What did the early days of reading stories to kids look like? Let’s just say, it was a learning curve. I didn’t have many storytimes as a kid myself, so I was winging it—big time. Now, as a parent for the third round, I’ve got a few tricks up my sleeve.
Reading’s not just a pastime in our house; it’s woven into the fabric of our daily lives. And let me tell you, my little ones— yep, even the baby — can’t get enough of their books. It’s never too late to spark that book-loving fire in your children’s hearts. Ready to turn a new page? Let’s dive into those early reading faux pas and get you storytelling like a pro.
Avoiding the Cover
Do make a habit of reading the cover, including the title, author, and illustrator’s name(s), and make predictions about the story based on the cover. Through repetition, you’ll train your child’s mind to appreciate and understand an author’s style. Eventually, your child will recognize the same author’s name or an illustrator’s artistic style and it opens up discussions by comparing and contrasting different books. In Margaret Wise Brown’s Goodnight Moon and The Runaway Bunny, children may notice that the art style is very similar and subtly references each book within the illustrations.
Ever skip the cover and dive right into the story? I’ve been there. Here’s a tip: always read the cover out loud. It sets the stage, you know? Start from the top, literally. Reading the cover out loud is like rolling out the red carpet for a story. It’s where you introduce the star cast—the title, the author, and the illustrator. Try turning it into a game where you and your little one guess the story from the cover art. It’s a playful way to kick off reading time.
For instance, take a peek at Margaret Wise Brown’s classics Goodnight Moon and The Runaway Bunny. Point out the art style to your child. They’ll begin to pick up on the subtle nods each book makes to the other in the illustrations. It’s a fun way to build a connection, not just with the story, but with the storyteller too. Before you know it, your kiddo will be spotting their favorite authors and artists just from the cover—how cool is that?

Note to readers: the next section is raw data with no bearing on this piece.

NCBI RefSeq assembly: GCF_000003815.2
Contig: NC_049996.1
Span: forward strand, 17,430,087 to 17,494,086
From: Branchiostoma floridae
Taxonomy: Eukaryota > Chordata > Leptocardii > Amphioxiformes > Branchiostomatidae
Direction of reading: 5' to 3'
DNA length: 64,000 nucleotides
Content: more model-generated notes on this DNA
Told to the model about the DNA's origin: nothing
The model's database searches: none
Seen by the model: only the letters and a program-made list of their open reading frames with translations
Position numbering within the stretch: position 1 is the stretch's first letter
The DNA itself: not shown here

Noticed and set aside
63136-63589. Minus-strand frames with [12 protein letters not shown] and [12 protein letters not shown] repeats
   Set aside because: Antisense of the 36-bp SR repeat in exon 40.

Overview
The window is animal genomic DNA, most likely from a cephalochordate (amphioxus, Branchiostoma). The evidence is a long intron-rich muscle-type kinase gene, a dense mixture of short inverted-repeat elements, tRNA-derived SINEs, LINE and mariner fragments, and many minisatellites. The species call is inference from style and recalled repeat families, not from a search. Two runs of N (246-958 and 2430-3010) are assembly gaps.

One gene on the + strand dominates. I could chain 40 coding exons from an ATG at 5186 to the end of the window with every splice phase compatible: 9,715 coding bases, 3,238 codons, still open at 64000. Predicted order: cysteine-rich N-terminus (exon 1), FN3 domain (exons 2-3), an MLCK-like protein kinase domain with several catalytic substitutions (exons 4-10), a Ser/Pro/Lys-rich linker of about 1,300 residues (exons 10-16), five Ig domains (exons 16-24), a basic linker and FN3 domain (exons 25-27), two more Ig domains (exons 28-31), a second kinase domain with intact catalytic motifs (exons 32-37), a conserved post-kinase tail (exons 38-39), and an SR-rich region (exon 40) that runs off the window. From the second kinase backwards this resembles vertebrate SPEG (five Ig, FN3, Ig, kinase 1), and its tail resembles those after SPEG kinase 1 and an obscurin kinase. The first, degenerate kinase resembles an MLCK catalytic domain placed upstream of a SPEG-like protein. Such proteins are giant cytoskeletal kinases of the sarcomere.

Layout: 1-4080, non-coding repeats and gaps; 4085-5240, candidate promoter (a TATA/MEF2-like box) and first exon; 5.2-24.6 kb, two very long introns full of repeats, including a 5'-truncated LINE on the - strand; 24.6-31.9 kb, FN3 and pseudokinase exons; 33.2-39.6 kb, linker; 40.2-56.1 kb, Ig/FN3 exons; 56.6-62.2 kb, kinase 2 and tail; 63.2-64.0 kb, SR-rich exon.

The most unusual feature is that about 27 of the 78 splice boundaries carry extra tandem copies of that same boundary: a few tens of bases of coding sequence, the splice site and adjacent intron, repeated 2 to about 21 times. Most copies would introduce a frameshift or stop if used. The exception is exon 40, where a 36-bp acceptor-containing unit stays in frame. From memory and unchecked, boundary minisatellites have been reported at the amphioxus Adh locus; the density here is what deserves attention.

Rushing Through Each Page
Quality over quantity, folks. Picture books might be short, but they’re bursting with details. So, after you read those words, pause. Let your child soak up the art. Then, hand them the reins and let them turn the page when they’re ready. Ultimately, it’s all about savoring the story, not speeding through.
Reading Stories TO Kids (Instead of With Kids)
Reading is a team sport. Don’t just read TO your child; engage in active reading by reading WITH your child. Delve into the characters, the story, the illustrations. Ask questions to provoke deeper thought and enhance their critical thinking and comprehension. Use silly voices to animate the characters, forging an emotional bond with the story and making it stick in your little one’s memory.
Want to really supercharge your read aloud powers? First, start by making connections to the real world to ground the story’s lessons in their everyday life. Next, show emotions to demonstrate empathy and help your child recognize and express their own feelings. Then, act out those monkeys in Caps for Sale by Esphyr Slobodkina, and watch your child giggle with delight. This approach turns reading into a collaborative adventure, enriching the experience with every turn of the page.
Waiting to Answer Questions